(c) Marketing, including adding you to our mailing list and providing you with direct marketing communications about what we are doing as well as products, services and/or events which may be of interest to you by post or phone. If required under applicable law, where we contact you by SMS, email, fax, social media and/or any other electronic communication channels for direct marketing purposes, this will be subject to you providing your express consent. You can object or withdraw your consent to receiving direct marketing from us at any time, by contacting us at [email protected];

(d) To enforce and/or defend any of our legal claims or rights;

(e) For any other purpose required by applicable law, regulation, the order of any court or regulatory authority.





7.1 Except as expressly set out in this policy we will not sell, distribute or lease your personal information to third parties unless we have your permission or are required by law to do so. We will only share your Personal Data as set out in this section 7, including sharing with:


(a) Third parties we use to help deliver our products and services to you, e.g. payment service providers and delivery and shipping companies;

(c) Other third parties we use to help us run our business;

(d) Third parties approved by you, e.g. social media accounts you choose to link your account with us to.


7.2 We only allow our service providers to handle your Personal Data if we are satisfied they take appropriate measures to protect your Personal Data. We also impose contractual obligations on service providers to ensure they can only use your Personal Data to provide services to us and to you.


7.3 We may also share personal information with external auditors in relation to the audit of our accounts, and we may disclose and exchange information with law enforcement agencies and regulatory bodies without telling you to comply with our legal and regulatory obligations if we are required by law to do so.


7.4 We may also need to share some Personal Data with other parties, such as potential buyers of some or all of our business or during a re-structuring. Usually, information will be anonymised but this may not always be possible. The recipient of the information will be bound by confidentiality obligations.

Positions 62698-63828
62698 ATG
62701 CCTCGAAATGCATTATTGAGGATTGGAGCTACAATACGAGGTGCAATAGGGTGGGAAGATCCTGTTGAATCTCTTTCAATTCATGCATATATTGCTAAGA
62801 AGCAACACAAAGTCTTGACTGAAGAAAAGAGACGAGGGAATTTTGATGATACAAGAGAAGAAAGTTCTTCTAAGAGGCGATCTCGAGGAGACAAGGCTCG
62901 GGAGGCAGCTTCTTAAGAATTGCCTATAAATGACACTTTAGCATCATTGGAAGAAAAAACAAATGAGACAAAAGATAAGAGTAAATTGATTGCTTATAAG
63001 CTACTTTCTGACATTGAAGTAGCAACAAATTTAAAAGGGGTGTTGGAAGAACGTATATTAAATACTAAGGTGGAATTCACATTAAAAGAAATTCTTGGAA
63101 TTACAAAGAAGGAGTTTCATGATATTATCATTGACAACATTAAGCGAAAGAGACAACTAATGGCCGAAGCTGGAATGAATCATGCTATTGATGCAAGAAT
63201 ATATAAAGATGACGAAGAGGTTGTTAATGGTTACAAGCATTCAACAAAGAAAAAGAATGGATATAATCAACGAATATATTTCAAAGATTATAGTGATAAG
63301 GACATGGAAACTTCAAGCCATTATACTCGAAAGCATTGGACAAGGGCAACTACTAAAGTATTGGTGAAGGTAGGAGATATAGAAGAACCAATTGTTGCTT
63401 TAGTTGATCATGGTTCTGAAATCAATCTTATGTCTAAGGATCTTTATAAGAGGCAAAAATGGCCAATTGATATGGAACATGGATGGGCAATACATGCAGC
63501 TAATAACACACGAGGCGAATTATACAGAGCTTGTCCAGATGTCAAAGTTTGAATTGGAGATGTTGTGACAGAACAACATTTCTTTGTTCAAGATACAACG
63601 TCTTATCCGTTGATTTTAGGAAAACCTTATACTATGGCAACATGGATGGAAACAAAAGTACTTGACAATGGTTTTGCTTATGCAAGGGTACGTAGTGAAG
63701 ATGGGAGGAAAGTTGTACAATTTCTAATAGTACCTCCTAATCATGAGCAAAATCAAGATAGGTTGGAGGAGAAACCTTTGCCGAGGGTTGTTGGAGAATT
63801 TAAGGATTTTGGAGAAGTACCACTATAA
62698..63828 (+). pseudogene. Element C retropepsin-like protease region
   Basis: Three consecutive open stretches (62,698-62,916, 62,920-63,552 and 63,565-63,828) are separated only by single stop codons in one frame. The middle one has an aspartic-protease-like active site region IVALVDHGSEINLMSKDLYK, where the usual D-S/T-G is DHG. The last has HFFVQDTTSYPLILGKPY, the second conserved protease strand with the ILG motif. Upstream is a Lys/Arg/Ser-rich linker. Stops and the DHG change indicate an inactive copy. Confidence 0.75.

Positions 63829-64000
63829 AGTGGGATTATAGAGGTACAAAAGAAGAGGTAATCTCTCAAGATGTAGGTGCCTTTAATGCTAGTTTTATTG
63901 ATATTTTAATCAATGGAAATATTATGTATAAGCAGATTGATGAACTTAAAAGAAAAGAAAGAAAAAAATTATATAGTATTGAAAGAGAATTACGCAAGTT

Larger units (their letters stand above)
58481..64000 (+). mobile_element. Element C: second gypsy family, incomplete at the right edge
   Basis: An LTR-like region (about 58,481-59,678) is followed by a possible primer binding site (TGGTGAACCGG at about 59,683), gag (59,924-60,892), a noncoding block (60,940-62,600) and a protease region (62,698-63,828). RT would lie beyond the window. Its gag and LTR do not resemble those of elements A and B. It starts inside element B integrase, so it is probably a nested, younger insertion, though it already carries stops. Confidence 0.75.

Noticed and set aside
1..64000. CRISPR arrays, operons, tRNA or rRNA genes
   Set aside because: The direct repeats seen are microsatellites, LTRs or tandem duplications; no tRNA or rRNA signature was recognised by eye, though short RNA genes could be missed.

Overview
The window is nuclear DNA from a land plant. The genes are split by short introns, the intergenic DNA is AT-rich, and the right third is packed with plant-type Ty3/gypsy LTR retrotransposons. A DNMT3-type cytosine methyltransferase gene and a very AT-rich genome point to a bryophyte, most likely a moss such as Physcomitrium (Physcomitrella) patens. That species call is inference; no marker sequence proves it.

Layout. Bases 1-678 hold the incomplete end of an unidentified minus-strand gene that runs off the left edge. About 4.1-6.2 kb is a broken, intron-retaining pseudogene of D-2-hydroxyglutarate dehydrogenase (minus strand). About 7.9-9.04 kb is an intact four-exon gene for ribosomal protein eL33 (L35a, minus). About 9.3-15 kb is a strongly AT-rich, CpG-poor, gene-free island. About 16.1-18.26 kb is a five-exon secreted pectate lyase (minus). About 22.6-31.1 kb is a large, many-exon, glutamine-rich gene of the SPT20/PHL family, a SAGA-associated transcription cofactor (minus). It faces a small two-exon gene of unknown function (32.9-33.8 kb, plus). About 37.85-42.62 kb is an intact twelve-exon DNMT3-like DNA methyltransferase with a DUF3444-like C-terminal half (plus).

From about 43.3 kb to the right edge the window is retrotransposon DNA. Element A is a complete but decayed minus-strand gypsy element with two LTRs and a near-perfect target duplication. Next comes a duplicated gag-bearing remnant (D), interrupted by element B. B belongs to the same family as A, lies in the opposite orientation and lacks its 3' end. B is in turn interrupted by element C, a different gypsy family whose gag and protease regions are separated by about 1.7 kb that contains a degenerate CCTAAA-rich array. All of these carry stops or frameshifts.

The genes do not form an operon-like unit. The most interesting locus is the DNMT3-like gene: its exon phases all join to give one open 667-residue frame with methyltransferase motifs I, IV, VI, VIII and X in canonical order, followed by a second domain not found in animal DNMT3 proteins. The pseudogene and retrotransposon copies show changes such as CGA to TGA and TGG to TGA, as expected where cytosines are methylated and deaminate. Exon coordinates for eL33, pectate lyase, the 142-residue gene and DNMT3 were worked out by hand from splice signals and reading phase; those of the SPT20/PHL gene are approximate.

7.5 We may also need to share some Personal Data with other business entities – should we plan to merge with or be acquired by that business entity, or if we undergo a re-organisation with that entity.





8.1 A cookie is a text file that downloads small bits of information to your device.  Our website doesn’t uses cookies, however our Site may contain links to other websites who do, including via our social media buttons.


8.2 Our website may contain links to other websites of interests. While we try to link only to website that share our respect for privacy, we are not responsible for the content, security, or privacy practices employed by other websites, and a link does not constitute an endorsement of that website. Once you link to another website from our Site, you are subject to the terms and conditions of that website, including, but not limited to, its Internet privacy policy and practices. Please check these policies before you submit any data to these websites.





9.1 DATEAGLE ART only retains Personal Data identifying you for as long as you have a relationship with us, as is necessary to perform our obligations to you (or to enforce or defend contract claims), or as is required by applicable law. This will involve us periodically reviewing our files to check that information is accurate, up-to-date and still required.


9.2 Personal Data we no longer need is securely disposed of and/or anonymised so you can no longer be identified from it.





10.1 We endeavour to take all reasonable steps to protect Personal Data from external threats such as malicious software or hacking. However, please be aware that there are always inherent risks in sending information by public networks or using public computers and we cannot 100% guarantee the security of all data sent to us (including Personal Data).





11.1 In accordance with your legal rights under applicable law, you have a ‘subject access request’ right under which you can request information about the Personal Data that we hold about you, what we use that Personal Data for and who it may be disclosed to as well as certain other information. Usually, we will have a month to respond to such a subject access request.